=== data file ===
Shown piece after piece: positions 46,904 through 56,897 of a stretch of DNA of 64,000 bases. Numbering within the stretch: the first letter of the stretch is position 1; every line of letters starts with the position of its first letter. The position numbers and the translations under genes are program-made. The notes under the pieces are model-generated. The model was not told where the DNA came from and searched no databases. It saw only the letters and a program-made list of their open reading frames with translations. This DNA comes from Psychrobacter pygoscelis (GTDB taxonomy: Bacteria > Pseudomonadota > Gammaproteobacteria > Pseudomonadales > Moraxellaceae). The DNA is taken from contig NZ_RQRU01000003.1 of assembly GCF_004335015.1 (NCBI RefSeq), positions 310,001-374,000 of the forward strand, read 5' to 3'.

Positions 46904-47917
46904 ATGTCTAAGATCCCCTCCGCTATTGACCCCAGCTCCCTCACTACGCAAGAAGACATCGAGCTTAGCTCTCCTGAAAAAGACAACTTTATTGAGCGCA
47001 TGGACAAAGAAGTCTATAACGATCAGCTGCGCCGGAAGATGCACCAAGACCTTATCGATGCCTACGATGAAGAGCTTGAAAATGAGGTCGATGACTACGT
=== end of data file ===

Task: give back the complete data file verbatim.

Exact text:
Shown piece after piece: positions 46,904 through 56,897 of a stretch of DNA of 64,000 bases. Numbering within the stretch: the first letter of the stretch is position 1; every line of letters starts with the position of its first letter. The position numbers and the translations under genes are program-made. The notes under the pieces are model-generated. The model was not told where the DNA came from and searched no databases. It saw only the letters and a program-made list of their open reading frames with translations. This DNA comes from Psychrobacter pygoscelis (GTDB taxonomy: Bacteria > Pseudomonadota > Gammaproteobacteria > Pseudomonadales > Moraxellaceae). The DNA is taken from contig NZ_RQRU01000003.1 of assembly GCF_004335015.1 (NCBI RefSeq), positions 310,001-374,000 of the forward strand, read 5' to 3'.

Positions 46904-47917
46904 ATGTCTAAGATCCCCTCCGCTATTGACCCCAGCTCCCTCACTACGCAAGAAGACATCGAGCTTAGCTCTCCTGAAAAAGACAACTTTATTGAGCGCA
47001 TGGACAAAGAAGTCTATAACGATCAGCTGCGCCGGAAGATGCACCAAGACCTTATCGATGCCTACGATGAAGAGCTTGAAAATGAGGTCGATGACTACGT